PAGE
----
Doct. That all unbelievers are prefently, and immediately under the juft, and dreadful fentence of God's condemnation. John xii. 48. "He that rejecteth me, and receiveth not my "words, hath one that judgeth him: The word that I "have fpoken, the fame fhall judge him in the last day." John iii. 36. "He that believeth not the Son, fhall not fee life, but the wrath of God abideth on him."


Three things are to be opened in the doctrinal part of this point:

1. What unbelief, or the not receiving of Jesus Christ, is. 2. What condemnation, the punishment of this fin, is. 3. Why this punishment unavoidably follows that fin. First, What the fin of unbelief, or not receiving Christ, is. By unbelief, we are not here to understand the relics, or remains of that fin in the people of God, which is mixed with their imperfect faith; for there is fome unbelief still mingled with faith, in the best hearts: He that can fay, "Lord, I believe," hath cause enough to cry out, with tears, "help thou my unbelief." However, this doth not bring the foul under condemnation, or into the state of wrath; the word condemns this unbelief in them, but doth not condemn their perfons for this unbelief: But the unbelief here fpoken of, is the neglecting, or refufing to take Chrift, upon the terms of the gofpel, and fo is exclufive of the faving act, and effects of faith.

First, It is exclufive of the saving act of faith, which (as hath been already declared) is the due receiving of Chrift offered in the gospel, confenting to take him upon his own terms. This, the unbeliever will by no means be perfuaded to do; he will be perfuaded to accept the promises of Chrift, but not to accept the person of Chrift: He is willing to accept Chrift in part, a divided Chrift, but not to accept Chrift entirely, in all his offices. He will accept the righteousness of Chrift, in conjunction with his own righteoufnefs; but he will not accept the righteoufnefs of Chrift, as the fole matter of his justification, exclufive of his own righteoufnefs; he is willing to wear the crown of Chrift, but cannot be perfuaded to bear the cross of Christ. Thus Chrift and unbelievers part upon terms; God will come down no lower, and the unbeliever will come up no higher : God will not alter his terms, and the unbeliever will not alter his refolution; and fo Chrift is refused, falvation neglected, and in effect the unbeliever chuseth rather to be damned, than to comply with the fevere terms of felf-denial, mortification, and bearing the cross of Chrift. Thus it excludes the faving act of faith.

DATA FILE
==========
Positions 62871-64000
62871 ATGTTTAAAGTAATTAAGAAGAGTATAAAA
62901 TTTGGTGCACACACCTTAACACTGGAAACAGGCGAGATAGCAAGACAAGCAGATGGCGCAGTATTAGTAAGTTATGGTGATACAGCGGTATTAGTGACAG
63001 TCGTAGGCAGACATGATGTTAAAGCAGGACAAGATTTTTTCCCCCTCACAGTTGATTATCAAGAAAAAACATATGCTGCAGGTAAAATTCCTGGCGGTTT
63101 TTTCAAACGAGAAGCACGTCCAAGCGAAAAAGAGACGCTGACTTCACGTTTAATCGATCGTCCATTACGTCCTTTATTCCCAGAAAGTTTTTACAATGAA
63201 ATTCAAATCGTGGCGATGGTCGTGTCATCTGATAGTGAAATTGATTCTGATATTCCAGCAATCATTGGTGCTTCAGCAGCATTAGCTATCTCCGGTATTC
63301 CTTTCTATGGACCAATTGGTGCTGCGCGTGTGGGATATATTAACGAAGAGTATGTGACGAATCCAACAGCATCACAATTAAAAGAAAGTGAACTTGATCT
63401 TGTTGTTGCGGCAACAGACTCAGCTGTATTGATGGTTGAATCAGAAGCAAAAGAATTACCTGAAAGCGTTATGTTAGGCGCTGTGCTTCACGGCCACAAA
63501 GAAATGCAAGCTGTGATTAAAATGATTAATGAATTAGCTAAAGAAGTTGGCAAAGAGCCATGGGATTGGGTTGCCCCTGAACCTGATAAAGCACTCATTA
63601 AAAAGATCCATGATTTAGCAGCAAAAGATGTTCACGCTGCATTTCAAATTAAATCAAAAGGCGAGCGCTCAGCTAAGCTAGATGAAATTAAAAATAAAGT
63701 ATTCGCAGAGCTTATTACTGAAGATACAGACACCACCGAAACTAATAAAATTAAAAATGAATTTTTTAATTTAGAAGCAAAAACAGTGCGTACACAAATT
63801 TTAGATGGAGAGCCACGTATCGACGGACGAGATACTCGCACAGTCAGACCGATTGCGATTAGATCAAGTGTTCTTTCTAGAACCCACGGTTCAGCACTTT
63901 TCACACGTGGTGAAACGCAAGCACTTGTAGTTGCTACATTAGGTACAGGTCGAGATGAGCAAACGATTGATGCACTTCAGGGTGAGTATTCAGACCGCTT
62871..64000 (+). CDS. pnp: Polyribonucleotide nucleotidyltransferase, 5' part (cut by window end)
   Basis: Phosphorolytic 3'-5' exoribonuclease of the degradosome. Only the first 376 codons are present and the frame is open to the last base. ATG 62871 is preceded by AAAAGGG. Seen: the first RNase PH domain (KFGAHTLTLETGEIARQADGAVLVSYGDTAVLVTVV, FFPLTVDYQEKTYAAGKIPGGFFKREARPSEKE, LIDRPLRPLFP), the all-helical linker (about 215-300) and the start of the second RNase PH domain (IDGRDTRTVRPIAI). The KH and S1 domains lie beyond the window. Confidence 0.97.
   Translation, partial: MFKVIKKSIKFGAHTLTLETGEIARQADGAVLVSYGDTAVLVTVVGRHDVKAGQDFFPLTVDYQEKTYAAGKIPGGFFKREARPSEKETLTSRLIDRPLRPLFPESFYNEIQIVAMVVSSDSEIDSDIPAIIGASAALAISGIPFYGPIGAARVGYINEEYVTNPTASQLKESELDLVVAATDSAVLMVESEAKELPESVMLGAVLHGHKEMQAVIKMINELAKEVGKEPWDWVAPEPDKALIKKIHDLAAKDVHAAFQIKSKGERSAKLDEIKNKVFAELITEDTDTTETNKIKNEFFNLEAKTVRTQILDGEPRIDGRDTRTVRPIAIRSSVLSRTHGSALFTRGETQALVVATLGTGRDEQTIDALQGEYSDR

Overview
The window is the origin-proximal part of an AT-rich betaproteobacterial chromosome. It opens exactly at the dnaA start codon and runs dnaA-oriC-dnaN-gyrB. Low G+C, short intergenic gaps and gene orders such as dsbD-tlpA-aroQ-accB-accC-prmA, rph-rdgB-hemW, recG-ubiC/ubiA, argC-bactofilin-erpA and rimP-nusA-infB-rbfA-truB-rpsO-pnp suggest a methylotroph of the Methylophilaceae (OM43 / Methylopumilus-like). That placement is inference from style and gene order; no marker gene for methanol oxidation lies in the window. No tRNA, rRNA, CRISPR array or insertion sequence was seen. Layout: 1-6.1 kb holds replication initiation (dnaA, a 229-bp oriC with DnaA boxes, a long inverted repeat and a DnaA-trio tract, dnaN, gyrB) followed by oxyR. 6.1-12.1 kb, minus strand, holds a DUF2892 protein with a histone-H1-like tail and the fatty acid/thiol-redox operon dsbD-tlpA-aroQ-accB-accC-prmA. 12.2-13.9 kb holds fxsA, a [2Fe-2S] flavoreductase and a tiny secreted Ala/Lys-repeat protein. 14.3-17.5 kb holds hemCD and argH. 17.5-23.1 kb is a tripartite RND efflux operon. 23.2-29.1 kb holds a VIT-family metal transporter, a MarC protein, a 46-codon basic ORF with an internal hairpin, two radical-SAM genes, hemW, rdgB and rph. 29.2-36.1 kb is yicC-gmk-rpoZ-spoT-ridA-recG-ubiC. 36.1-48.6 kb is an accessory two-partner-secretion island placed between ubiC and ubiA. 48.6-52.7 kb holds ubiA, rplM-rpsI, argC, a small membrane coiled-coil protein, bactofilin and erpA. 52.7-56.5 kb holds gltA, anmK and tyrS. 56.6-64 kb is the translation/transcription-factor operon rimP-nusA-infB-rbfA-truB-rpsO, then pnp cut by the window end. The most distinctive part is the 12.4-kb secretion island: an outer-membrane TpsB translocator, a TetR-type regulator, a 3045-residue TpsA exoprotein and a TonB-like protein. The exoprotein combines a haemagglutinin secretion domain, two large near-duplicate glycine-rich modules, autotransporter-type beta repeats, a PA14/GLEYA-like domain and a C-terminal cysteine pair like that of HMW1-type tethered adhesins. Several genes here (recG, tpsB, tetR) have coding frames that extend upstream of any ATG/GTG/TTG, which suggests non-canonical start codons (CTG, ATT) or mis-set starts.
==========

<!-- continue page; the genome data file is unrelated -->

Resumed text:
Secondly, 'Tis exclufive of the saving fruits and effects of faith. Faith produces love to God, but the unbeliever doth not truly love him; "But I know you (faith Chrift to unbelievers) "that the love of God is not in you," John v. 42. Faith purifies the heart of a believer, but the hearts of unbelievers are full of all impurity. The believer overcomes the world, the VOL. III.


world overcomes the unbeliever: Faith makes the cross of Chrift fweet and easy to the believer, unbelief makes Christ, because of the cross, bitter and diftafteful to the unbeliever. Thus unbelief excludes both the faving act and fruits of faith, and confequently bars the foul from the faving benefits and privileges of Faith, viz. Juftification, and peace with God.

Secondly, Next let us confider the punishment of this fin, which is condemnation. Condemnation, in the general, is the fentence of a judge awarding a mulct, or penalty to be inflicted upon the guilty perfon. There is a twofold condemnation; 1. Refpectu culpae, In refpect of the fault.

2. Refpectu poenae, In refpect of the punishment.

Firft, Condemnation, with refpect to the fault, is the cafting off the perfon as guilty of the crime charged upon him: condemnation, with refpect to the punishment, is the fentencing of the convicted offender to undergo fuch a punishment for fuch a fault, to bear a penal for a moral evil. This forenfic word, condemnation, is here applied unto the cafe of a guilty finner caft at the bar of God, where the fact is clearly proved, and the punishment righteously awarded. Thou art an unbeliever, for this fin thou fhalt die eternally. Condemnation, with refpect to the fault, ftands opposed to juftification, Rom. V. 16. Condemnation, with refpect to the punishment, ftands opposed to falvation, Mark xvi. 16. More particularly,